Today we’re looking at a pitch from Tom Dyson and his colleagues at Palm Beach Letter, they’re selling their Palm Beach Confidential service — and one of the ways they’re selling it is by promising that they’ve got an investment that could return eight times your money if gold goes up just $150.
What? OK, this seems like something we need to check out. Here’s part of the intro from the email I got:
“I just got off the phone with a friend who’s very connected in the gold industry. And he told me about a tiny company whose price rises exponentially when gold prices rise.
“In fact, if gold goes up just $150 more per ounce—this investment could return eight times your money.
“From 1999–2011, gold prices rose to $1,920… And a similar gold company returned an extraordinary 3,754%.”
And the “mea culpa” from the beginning of the ad…
“For personal reasons, I’ve withheld this very profitable gold trade from you… Along with several other promising opportunities only my friends and family know about. Here’s how I plan to make the situation right, starting today.”
He hasn’t withheld this “profitable gold trade” from us, of course, since we’re not subscribers — but he has apparently withheld it from people who’ve been paying for his ideas, and he’s now rectifying that by offering subscriptions to the far more expensive Palm Beach Confidential.
After all, the best ideas come from the most expensive newsletters, right?
And the pundits know in advance which ideas will be more profitable than others, and restrict those to the “upgrade” newsletter?
[Those who answered “yes,” I’ve got a special deal for you — I’ll offer you a version of Stock Gumshoe that costs one hundred times as much as our current membership. Don’t worry, it’ll all be top-secret stuff. It’s so cool I can’t even tell you all about it now. Just send me the money, believe me, it’ll be huuuuge.]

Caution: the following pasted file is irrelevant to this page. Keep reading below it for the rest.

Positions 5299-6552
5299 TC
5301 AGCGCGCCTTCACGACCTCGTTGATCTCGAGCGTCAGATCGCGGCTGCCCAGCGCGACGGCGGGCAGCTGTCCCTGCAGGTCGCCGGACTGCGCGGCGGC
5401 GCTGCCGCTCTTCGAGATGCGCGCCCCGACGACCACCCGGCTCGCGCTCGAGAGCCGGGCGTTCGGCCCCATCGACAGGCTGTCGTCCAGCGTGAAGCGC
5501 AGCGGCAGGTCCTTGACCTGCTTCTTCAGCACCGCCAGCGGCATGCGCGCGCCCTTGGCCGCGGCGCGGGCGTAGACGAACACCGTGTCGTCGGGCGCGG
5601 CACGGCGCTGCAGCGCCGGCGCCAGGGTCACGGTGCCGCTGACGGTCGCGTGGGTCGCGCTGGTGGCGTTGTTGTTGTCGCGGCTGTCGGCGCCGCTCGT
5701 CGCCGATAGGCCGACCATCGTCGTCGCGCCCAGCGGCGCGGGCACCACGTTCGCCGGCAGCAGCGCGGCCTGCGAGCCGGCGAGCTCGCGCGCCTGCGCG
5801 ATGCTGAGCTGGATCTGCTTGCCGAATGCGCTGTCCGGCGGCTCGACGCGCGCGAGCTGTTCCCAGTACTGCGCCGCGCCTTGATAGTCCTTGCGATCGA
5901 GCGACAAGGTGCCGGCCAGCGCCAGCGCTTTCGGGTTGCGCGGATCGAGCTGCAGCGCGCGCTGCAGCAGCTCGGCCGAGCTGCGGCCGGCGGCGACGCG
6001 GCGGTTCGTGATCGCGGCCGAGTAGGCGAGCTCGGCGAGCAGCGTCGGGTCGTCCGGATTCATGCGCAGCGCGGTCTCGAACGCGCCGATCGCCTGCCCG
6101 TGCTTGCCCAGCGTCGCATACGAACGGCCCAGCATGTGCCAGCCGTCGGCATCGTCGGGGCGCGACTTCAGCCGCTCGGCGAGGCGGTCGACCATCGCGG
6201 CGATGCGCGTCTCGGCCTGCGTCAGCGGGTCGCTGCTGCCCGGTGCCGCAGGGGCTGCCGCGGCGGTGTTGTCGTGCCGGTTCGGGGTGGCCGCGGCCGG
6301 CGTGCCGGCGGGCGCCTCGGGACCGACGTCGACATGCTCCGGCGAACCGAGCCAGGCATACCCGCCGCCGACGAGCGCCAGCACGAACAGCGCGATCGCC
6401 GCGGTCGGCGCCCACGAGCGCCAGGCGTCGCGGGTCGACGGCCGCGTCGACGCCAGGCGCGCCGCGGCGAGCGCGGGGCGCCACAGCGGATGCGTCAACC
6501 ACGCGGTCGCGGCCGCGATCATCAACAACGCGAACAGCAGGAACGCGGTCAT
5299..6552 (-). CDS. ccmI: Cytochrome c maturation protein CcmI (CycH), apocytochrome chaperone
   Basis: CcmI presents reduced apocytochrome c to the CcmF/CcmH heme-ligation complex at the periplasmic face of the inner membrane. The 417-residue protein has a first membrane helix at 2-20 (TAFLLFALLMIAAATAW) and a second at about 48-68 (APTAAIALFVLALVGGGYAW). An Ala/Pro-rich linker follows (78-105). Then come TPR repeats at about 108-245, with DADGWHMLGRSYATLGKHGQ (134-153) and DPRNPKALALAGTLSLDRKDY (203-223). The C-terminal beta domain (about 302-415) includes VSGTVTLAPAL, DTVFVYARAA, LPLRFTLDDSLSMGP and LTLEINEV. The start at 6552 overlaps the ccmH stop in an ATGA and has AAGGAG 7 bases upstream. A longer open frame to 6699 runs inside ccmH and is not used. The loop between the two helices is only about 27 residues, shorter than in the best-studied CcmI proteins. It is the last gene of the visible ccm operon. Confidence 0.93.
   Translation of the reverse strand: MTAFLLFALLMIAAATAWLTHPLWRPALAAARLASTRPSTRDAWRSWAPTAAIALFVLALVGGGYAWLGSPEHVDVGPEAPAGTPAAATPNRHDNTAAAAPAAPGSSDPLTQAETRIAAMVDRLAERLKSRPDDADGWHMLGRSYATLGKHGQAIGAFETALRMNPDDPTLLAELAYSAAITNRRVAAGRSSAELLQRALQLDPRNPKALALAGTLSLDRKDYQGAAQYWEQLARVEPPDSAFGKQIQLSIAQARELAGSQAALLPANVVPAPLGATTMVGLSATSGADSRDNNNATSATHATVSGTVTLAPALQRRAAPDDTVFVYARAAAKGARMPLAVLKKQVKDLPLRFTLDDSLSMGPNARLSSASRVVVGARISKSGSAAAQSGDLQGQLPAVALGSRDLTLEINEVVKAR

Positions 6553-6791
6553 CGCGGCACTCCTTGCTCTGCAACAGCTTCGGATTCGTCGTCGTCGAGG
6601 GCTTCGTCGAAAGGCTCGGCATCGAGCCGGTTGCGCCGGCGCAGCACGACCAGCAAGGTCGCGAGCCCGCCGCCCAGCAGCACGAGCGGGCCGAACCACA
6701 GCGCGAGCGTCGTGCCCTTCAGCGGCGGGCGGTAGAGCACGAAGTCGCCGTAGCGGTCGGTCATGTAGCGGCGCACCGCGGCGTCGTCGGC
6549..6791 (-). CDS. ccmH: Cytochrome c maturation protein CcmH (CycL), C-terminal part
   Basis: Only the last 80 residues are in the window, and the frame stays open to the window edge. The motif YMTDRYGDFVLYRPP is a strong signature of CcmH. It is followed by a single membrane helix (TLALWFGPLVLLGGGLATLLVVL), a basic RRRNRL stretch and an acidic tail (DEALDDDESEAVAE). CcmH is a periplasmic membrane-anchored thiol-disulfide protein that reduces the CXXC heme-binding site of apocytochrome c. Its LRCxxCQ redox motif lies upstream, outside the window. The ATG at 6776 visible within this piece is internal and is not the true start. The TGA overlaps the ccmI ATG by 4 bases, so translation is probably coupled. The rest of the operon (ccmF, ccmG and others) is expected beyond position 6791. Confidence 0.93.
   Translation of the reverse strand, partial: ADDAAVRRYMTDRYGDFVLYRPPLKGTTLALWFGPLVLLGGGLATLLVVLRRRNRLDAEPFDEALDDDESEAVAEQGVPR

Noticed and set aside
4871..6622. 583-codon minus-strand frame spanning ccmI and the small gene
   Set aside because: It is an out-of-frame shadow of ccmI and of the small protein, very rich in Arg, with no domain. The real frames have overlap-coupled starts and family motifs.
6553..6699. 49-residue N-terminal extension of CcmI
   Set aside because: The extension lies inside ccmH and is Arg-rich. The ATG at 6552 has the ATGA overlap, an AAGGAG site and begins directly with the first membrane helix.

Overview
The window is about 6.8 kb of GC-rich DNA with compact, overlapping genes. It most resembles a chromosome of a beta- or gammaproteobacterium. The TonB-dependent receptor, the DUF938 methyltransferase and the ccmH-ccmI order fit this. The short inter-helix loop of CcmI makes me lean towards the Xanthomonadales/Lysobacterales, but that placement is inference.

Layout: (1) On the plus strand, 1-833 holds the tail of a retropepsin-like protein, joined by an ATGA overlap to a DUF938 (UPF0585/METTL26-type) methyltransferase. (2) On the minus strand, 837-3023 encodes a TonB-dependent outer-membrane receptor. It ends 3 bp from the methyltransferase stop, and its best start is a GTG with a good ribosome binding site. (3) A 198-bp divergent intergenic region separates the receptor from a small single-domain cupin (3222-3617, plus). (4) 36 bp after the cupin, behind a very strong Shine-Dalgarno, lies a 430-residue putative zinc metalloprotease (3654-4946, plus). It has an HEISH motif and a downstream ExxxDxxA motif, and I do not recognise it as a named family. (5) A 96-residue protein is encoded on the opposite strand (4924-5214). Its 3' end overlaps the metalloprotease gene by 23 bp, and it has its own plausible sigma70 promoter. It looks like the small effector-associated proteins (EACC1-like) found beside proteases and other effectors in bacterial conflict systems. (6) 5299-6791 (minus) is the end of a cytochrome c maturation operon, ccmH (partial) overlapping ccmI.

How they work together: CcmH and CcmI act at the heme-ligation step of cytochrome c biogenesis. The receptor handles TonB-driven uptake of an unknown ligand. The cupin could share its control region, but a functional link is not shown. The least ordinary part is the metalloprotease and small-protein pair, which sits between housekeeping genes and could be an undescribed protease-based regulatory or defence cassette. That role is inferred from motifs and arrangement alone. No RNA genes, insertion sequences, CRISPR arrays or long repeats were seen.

In a crazy bull market for a particular commodity, like we’ve seen for gold so far this year, it’s typically going to be the small cap stocks that are in that sector who show the most incredible gains (they’re also the one with the most horrific losses in a bear market), and it’s true that many newsletter publishers save their more volatile small-cap recommendations into higher-priced newsletters — both because those are sexier ideas that are more fun to sell, and more likely to generate possible 100-1,000% gains and get people excited about pricey letters, and because they’re the kind of stocks that can’t handle 20,000 people all buying them at once… you need a smaller group, or no one will have a chance to buy near a fair price and all your subscribers will be mad at you.
When thinking about newsletters and the promises they make in their ads I think it’s important to remember that these are, before everything else, marketing businesses — the basic business plan for most investment newsletters is essentially a funnel, they get in as many lowish-cost (under $100) subscribers or free subscribers as possible for “front end” or “entry level” newsletters, and that creates a hugely valuable pool of people to whom they can profitably sell their “back end” newsletter for $500 or $5,000 or whatever it is, and for a lot of publishers they spend so much on marketing that the “front end” letters really just break even — it’s those back-end newsletters that make the business work. You either need huge numbers of low-cost subscribers who you can acquire without paying too much for marketing and refunds, and who will renew for years (the marginal cost of fulfilling each new subscription is almost nothing, after all — it’s the cost of acquiring each new subscriber, even free subscribers, that can be high), or you need a pretty good “upgrade” rate to get those subscribers quickly up to the point where they’re generating high-margin returns for you. That’s why the advertising never stops, even after you’ve subscribed to an “entry level” letter — the person who just bought a $50 newsletter is, in many ways, the best possible candidate to